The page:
A&P Lab Exam #1 Review

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A&P Lab Exam #1 Review
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2013-10-01 20:30:27
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  1. Lab 1
    Language of Anatomy
  2. Anatomical Position
    The human body is erect, with the feet only slightly apart, head and toes pointed forward, and arms hanging at the sides with palms facing forward.
  3. Axial
    Relating to head, neck, and trunk, the axis of the body
  4. Appendicular
    Relating to the limbs and their attachments to the axis
  5. Anterior/Ventral (Figure 1.1)
  6. Posterior/Dorsal (Figure 1.1)
  7. Abdominal
    Anterior body trunk region inferior to the ribs
  8. Acromial
    Point of the shoulder
  9. Antebrachial
    Forearm
  10. Antecubital
    Anterior surface of the elbow
  11. Axillary
    Armpit
  12. Brachial
    Arm
  13. Buccal
    Cheek
  14. Carplal
    Wrist
  15. Cephalic
    Head
  16. Cervical
    Neck region
  17. Coxal
    Hip
  18. Crural
    Leg
  19. Digital
    Fingers or toes
  20. Femoral
    Thigh
  21. Fibular (peroneal)
    Side of the leg
  22. Frontal
    Forhead
  23. Hallux
    Great toe
  24. Inguinal
    Groin area
  25. Mammary
    Breast region
  26. Manus
    Hand
  27. Mental
    Chin
  28. Nasal
    Nose
  29. Oral
    Mouth
  30. Orbital
    Bony eye socket (orbit)
  31. Palmar
    Palm of the hand
  32. Patellar
    Anterior Knee (kneecap) region
  33. Pedal
    foot
  34. Pelvic
    Pelvis region
  35. Pollex
    Thumb
  36. Pubic
    Genital region
  37. Sternal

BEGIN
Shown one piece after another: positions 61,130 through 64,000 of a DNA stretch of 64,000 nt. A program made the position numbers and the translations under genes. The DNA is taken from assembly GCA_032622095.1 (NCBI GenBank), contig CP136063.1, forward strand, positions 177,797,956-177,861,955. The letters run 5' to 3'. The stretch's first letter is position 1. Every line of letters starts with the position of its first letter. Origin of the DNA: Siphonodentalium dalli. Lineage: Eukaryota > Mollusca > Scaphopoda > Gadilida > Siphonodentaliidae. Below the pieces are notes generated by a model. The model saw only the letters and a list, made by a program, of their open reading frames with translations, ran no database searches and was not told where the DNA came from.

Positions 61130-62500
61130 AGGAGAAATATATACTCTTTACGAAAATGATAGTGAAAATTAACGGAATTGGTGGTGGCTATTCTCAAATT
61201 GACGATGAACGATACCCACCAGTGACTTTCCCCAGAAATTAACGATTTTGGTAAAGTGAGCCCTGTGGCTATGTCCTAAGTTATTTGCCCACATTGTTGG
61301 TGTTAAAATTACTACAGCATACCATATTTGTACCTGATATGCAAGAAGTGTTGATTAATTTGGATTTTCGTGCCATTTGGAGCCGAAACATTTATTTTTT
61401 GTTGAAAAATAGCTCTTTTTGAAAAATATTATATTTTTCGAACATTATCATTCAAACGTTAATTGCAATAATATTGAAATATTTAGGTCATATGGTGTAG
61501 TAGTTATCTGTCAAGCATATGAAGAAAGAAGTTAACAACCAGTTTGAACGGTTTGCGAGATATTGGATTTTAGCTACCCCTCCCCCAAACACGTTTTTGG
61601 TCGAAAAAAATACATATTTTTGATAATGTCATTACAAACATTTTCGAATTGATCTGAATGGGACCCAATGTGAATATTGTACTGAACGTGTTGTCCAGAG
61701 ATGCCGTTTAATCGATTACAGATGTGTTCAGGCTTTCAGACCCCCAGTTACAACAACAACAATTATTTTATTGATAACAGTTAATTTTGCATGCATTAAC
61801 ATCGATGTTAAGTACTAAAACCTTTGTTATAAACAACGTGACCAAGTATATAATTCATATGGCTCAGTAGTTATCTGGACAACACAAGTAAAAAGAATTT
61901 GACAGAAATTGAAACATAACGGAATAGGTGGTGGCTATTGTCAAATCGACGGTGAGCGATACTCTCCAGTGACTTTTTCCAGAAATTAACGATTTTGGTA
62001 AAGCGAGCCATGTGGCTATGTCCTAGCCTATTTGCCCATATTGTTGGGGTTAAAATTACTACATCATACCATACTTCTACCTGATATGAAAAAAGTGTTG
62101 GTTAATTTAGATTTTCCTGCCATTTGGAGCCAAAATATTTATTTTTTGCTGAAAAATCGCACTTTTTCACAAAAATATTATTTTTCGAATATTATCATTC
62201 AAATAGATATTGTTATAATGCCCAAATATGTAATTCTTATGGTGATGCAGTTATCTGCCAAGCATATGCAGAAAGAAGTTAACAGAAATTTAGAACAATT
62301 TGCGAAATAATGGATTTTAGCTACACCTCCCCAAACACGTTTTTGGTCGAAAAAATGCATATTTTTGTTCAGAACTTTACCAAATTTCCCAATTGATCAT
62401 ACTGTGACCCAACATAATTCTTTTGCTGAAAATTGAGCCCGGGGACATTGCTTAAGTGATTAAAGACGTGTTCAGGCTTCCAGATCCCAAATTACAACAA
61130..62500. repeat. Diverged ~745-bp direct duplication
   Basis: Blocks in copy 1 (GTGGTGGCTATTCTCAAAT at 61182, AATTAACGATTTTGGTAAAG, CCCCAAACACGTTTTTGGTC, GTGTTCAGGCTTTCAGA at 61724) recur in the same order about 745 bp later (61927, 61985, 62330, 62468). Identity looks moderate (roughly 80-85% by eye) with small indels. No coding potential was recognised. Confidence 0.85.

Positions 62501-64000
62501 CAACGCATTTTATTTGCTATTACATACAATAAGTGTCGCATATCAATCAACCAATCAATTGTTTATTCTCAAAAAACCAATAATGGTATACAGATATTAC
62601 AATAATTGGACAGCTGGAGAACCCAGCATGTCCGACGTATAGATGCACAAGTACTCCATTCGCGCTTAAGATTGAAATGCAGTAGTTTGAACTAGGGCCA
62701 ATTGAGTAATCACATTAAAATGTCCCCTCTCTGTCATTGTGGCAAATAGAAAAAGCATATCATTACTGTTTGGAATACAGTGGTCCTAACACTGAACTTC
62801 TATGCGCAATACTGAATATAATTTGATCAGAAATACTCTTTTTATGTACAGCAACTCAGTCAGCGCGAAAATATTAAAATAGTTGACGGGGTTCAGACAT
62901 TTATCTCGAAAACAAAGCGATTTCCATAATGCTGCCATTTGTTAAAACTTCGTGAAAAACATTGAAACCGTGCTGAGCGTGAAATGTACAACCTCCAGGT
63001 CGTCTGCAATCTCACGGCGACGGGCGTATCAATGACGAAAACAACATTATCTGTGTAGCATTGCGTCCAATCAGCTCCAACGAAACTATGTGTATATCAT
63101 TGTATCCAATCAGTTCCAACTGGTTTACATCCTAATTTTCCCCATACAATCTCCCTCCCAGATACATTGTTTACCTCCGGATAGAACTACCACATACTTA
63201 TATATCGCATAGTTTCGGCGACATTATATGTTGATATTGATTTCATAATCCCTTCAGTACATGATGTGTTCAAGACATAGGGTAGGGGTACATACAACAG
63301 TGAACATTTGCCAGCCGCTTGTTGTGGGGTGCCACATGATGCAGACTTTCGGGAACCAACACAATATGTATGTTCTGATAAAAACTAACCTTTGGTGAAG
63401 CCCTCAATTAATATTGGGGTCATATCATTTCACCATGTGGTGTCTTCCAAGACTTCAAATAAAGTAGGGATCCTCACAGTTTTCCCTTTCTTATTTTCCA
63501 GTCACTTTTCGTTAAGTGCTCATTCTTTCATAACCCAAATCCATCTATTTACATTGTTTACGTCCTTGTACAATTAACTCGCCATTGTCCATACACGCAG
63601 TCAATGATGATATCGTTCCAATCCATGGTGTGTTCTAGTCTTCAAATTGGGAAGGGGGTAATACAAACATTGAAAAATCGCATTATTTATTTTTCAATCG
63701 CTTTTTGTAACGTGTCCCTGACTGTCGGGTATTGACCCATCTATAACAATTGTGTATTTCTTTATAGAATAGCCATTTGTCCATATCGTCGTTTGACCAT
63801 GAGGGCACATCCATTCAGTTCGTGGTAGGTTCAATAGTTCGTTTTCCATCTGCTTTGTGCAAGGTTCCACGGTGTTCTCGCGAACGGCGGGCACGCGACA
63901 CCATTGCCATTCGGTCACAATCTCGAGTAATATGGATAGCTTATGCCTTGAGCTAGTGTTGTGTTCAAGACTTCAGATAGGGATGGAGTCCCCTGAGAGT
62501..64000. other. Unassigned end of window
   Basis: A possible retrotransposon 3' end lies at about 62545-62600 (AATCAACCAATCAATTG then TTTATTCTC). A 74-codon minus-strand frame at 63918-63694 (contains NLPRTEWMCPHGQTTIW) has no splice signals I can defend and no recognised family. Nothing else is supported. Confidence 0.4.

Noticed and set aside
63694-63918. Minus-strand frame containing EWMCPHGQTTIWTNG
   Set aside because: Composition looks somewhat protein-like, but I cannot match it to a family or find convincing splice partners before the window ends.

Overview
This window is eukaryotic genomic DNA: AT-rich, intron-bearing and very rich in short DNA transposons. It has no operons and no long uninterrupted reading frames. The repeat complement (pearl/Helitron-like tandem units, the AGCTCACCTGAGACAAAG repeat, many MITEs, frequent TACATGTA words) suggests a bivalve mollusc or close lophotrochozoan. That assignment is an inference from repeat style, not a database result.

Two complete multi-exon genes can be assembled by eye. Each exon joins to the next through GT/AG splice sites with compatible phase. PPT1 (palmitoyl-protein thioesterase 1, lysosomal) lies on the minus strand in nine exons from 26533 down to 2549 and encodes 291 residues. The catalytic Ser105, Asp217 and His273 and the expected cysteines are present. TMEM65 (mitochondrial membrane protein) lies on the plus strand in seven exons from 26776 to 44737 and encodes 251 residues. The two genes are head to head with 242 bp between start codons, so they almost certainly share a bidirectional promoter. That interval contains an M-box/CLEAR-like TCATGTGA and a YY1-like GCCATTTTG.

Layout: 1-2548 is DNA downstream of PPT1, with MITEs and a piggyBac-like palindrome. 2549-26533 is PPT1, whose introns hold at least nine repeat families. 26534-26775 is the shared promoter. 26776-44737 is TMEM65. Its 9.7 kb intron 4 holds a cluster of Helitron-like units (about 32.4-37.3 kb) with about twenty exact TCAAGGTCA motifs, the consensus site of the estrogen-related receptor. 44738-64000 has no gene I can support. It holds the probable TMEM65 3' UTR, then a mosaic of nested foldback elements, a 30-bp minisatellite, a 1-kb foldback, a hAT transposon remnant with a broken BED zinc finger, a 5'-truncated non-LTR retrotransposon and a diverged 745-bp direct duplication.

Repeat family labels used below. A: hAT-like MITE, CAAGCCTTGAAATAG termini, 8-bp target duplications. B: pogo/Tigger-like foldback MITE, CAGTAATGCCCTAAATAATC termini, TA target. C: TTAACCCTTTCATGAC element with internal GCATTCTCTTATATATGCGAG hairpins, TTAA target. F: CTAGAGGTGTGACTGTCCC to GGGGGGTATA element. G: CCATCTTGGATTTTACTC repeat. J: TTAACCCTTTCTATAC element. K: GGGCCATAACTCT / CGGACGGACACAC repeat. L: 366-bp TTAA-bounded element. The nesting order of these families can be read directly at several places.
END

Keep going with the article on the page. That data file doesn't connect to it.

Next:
Region of the breastbone
  38. Tarsal
    Angkle
  39. Thoracic
    Chest
  40. Umbilical
    Navel
  41. Acromial
    Point of the shoulder
  42. Brachial
    Arm
  43. Calcaneal
    Heel of the foot
  44. Cephalic
    Head
  45. Dorsum
    Back
  46. Femoral
    Thigh
  47. Gluteal
    Buttocks
  48. Lumbar
    Area of the back between the ribs and hips; the loin
  49. Manus
    Hand
  50. Occipital
    Posterior aspect of the head or base of the skull
  51. Olecranal
    Posterior aspect of the elbow
  52. Otic
    Ear
  53. Pedal
    Foot
  54. Perineal
    Region between the anus and external genitalia
  55. Plantar
    Sole of the foot
  56. Popliteal
    Back of the knee
  57. Sacral
    Region between the hips (overlying the sacrum)
  58. Scapular
    Scapula or shoulder blade area
  59. Sural
    Calf or posterior surface of the leg
  60. Vertebral
    Area of the spinal column
  61. Superior
    Above
  62. Inferior
    Below
  63. Anterior
    front
  64. Posterior
    Back
  65. Medial
    Toward the midline
  66. Lateral
    Away from the midline
  67. Cephalad (cranial)
    Toward the head
  68. Caudal
    Toward the tail
  69. Dorsal
    Backside
  70. Ventral
    Belly side
  71. Proximal
    Nearer the trunk or attached end
  72. Distal
    Farther from the trunk or point of attachment
  73. Superficial (external)
    Toward or at the body surface
  74. Deep (internal)
    Away from the body surface
  75. Sagittal Plane
    runs longitudinally and divides the body into right and left parts
  76. Frontal Plane (Coronal Plane)
    a longitudinal plane that divides the body (or an organ) into anterior and posterior parts
  77. Transverse Plane (cross section)
    runs horizontally, dividing the body into superior and inferior parts
  78. Dorsal Body Cavity
    • Cranial Cavity
    • Vertebral (or spinal Cavity
  79. Ventral Body Cavity
    • Thoracic Cavity
    • Abdominopelvic Cavity
    • -abdominal Cavity
    • -Pelvic Cavity
  80. Cranial Cavity
    contains the brain
  81. Vertebral (or spinal) Cavity
    contains the spinal cord
  82. Thoracic Cavity
    contains heart and lungs
  83. Abdominopelvic Cavity
    contains the abdominal cavity and pelvic cavity
  84. Abdominal Cavity
    contains digestive visera
  85. Pelvic Cavity